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Category: Interesting math

Interesting math

Zenos Paradoxes – The motionless runner & Achilles and the Tortoise
Zenos Paradoxes – The motionless runner & Achilles and the Tortoise

Zeno of Elea was a Greek philosopher and mathematician, whom Aristotle called the inventor of dialect. He is especially known for his paradoxes that contributed to the development of logic.

zenos paradoxes

Image credit: Colm Kelleher on TED-Ed

The first paradox we’ll explain goes like this:

A runner wants to run a certain distance, for example 500 meters. But if he wants to reach that distance he must first reach the first 250 meters, and to reach that he must first run 125 meters. Since space is infinitely divisible, we can repeat that forever. Thus, the runner has to reach an infinite number of midpoints in a finite time which is impossible. This leads us to thinking that anyone who wants to move from one point to another must meet these requirements, and so motion is impossible, and what we perceive as motion is an illusion.

One assumption in this paradox is that space is infinitely divisible. Another is that it is impossible to reach infinite number of points in a finite time. But why time couldn’t be infinitely divided to?

$ Distance = speed * time$

$ Time = distance / speed$

If you divide an infinitesimal distance by a finite speed, you get an infinitesimal time.

This means that time can be infinitely divided; that’s why infinitesimal distance can be travelled in an infinitesimal time, and the times add up to a finite time in the same way that the infinite number of distances adds up to a finite distance. This is where this paradox fails.


Achilles and the tortoise

archilles tortoise

Image credit: Affordable Housing Institute

Let’s say that, for some reason, Achilles and the tortoise are racing. The tortoise, if of course a lot slower that the Achilles and for that reason she has a 100 meters head start.

Achilles sprints 100 meters and catches up to a tortoise. By that time tortoise also moved, but only 10 meters.
Now Achilles sprints another 10 meters to catch up to a tortoise. But now, tortoise moved another meter. And this keeps happening. The paradox is that the Achilles can never catch the tortoise which is nonsense because he obviously has to.

archilles catches tortoise

Image credit: IB Maths Resources

So how can an infinite process end?

If we have the distance of 2 meters and we’re constantly dividing it by two we get:

$ S = 1 + (\frac{1}{2}) + (\frac{1}{4}) + (\frac{1}{8}) + … $

If we divide whole sum by 2:

$\frac{S}{2} = (\frac{1}{2}) + (\frac{1}{4}) + (\frac{1}{8}) + (\frac{1}{16}) + … $
Now let’s subtract those two sums:

$\frac{S}{2} = 1$
Which means that $ S = 2$.

This is a well behaved sum. At infinity it is equal to a real number exactly. But when we’re talking about infinity, we know that it doesn’t have the last step. So how can something without a last step be completed? That is the paradox. But even though this is an infinite process, it can be completed. This is the same problem as drawing a length of an irrational number. How can you draw accurately segment whose length has infinitely many decimals? But for example, if you have a right triangle with length of both of its legs 1, its hypotenuse will be $\sqrt{2}$, which is an irrational number.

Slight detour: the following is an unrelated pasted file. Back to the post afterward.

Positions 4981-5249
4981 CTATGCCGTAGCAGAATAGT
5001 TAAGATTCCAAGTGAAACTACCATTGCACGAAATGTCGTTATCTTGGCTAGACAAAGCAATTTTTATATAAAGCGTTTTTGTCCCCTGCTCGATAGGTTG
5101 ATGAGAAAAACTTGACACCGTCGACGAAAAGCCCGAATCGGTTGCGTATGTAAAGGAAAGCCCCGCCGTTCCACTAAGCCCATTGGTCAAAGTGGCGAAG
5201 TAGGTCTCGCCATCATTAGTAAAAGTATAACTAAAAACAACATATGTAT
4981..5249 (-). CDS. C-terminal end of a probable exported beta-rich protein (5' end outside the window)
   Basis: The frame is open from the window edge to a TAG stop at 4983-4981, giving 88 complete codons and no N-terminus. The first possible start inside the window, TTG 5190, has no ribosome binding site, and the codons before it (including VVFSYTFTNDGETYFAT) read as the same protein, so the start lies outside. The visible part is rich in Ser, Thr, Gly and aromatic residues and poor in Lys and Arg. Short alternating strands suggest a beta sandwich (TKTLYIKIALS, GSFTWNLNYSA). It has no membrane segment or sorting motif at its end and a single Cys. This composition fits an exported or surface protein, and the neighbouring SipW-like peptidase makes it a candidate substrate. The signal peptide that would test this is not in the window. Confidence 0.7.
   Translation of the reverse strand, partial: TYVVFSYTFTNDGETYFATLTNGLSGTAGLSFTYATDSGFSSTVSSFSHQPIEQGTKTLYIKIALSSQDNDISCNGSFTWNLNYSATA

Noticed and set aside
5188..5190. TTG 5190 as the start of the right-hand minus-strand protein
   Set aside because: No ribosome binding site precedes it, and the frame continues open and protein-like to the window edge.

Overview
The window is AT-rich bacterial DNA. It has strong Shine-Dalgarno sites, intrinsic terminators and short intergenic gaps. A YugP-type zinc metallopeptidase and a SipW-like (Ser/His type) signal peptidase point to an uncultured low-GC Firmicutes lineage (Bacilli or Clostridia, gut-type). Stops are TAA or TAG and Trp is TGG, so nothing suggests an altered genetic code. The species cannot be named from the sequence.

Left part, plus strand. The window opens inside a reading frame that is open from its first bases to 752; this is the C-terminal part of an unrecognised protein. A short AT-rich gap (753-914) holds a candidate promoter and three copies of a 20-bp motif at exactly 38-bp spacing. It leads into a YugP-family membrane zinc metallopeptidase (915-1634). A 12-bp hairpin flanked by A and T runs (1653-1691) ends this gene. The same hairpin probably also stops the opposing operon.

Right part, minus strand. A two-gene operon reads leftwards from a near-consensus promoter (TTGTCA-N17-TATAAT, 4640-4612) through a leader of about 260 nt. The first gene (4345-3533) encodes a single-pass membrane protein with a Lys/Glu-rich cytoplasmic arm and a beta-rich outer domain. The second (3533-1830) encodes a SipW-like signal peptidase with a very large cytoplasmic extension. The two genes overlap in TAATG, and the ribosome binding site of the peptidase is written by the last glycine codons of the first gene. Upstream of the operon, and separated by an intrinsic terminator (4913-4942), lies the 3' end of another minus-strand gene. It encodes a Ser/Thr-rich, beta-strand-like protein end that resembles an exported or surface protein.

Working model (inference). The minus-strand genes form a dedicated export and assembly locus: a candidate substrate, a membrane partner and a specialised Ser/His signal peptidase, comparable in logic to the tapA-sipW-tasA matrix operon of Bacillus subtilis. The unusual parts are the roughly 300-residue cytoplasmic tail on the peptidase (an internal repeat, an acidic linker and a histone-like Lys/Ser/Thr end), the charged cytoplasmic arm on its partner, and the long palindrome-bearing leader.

Banach Tarski theorem

Back in the 1924, two mathematicians, Stefan Banach and Alfred Tarski stated that it is actually possible to decompose a ball into six pieces which can be reassembled by rigid motions to form two balls of the same size as the original.

Later on, number of pieces was reduced to five by Julia Robinson, which is also the minimal number of pieces required for this theorem.

stefan banach alfred tarski

banach tarski paradox


You may thing we’re talking nonsense and this can’t be true, but according to Banach Tarski theorem it is completely possible.

What if you broke a glass ball? It is clear that you couldn’t just rearrange broken pieces and get two new balls identical to the original one.

ball brokes glass

Banach Tarski theorem works because it is not a physical sphere we’re talking about, but rather a mathematical sphere- an infinite collection of points.

Now let’s take a look at a set of natural numbers from one to infinity.

$ N = {1, 2, 3, 4…}$
This set is obviously infinitely large. Now let’s take a look at a set which contains only even numbers from the set of natural numbers.

$ E = {2, 4, 6, 8…}$
Also, the set of odd numbers:

$ O = {1, 3, 5, 7…}$

At the first look you might say that there are half as many numbers in sets that contain only even or odd numbers as there are in the original set of natural numbers since we only took every other number, but every even number is made by multiplying every number of N by two, and every odd number is made by multiplying every number of N by two and subtracting 1. Therefore, sets of even and odd numbers are both infinitely large.

Let’s thing about what we just did. We created two infinitely large sets from one. This is why it is possible to break one sphere into two spheres identical to the original.

A generalization of this theorem is that any two bodies in R3 that do not extend to infinity and each containing a ball of arbitrary size can be dissected into each other.